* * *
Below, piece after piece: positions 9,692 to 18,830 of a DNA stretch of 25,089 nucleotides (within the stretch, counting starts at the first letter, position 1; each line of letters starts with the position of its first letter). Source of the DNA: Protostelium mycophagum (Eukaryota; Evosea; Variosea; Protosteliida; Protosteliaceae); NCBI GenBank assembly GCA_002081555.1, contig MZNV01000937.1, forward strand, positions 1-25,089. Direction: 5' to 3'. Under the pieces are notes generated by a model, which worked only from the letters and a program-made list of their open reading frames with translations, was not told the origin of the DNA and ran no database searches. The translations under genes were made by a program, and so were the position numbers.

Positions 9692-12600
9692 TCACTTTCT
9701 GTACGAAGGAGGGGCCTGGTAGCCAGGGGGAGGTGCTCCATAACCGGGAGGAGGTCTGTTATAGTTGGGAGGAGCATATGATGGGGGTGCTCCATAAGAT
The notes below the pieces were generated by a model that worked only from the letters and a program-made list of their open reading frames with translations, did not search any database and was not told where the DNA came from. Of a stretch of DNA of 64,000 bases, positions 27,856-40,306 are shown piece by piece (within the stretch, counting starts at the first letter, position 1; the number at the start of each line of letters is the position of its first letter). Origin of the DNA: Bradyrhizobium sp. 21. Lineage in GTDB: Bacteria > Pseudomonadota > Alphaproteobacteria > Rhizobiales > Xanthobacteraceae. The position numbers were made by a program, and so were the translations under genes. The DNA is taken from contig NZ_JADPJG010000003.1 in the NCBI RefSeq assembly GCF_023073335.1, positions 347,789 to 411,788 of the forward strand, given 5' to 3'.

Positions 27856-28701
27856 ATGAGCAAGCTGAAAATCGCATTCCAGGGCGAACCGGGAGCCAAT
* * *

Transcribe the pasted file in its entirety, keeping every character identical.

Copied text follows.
Below, piece after piece: positions 9,692 to 18,830 of a DNA stretch of 25,089 nucleotides (within the stretch, counting starts at the first letter, position 1; each line of letters starts with the position of its first letter). Source of the DNA: Protostelium mycophagum (Eukaryota; Evosea; Variosea; Protosteliida; Protosteliaceae); NCBI GenBank assembly GCA_002081555.1, contig MZNV01000937.1, forward strand, positions 1-25,089. Direction: 5' to 3'. Under the pieces are notes generated by a model, which worked only from the letters and a program-made list of their open reading frames with translations, was not told the origin of the DNA and ran no database searches. The translations under genes were made by a program, and so were the position numbers.

Positions 9692-12600
9692 TCACTTTCT
9701 GTACGAAGGAGGGGCCTGGTAGCCAGGGGGAGGTGCTCCATAACCGGGAGGAGGTCTGTTATAGTTGGGAGGAGCATATGATGGGGGTGCTCCATAAGAT
The notes below the pieces were generated by a model that worked only from the letters and a program-made list of their open reading frames with translations, did not search any database and was not told where the DNA came from. Of a stretch of DNA of 64,000 bases, positions 27,856-40,306 are shown piece by piece (within the stretch, counting starts at the first letter, position 1; the number at the start of each line of letters is the position of its first letter). Origin of the DNA: Bradyrhizobium sp. 21. Lineage in GTDB: Bacteria > Pseudomonadota > Alphaproteobacteria > Rhizobiales > Xanthobacteraceae. The position numbers were made by a program, and so were the translations under genes. The DNA is taken from contig NZ_JADPJG010000003.1 in the NCBI RefSeq assembly GCF_023073335.1, positions 347,789 to 411,788 of the forward strand, given 5' to 3'.

Positions 27856-28701
27856 ATGAGCAAGCTGAAAATCGCATTCCAGGGCGAACCGGGAGCCAAT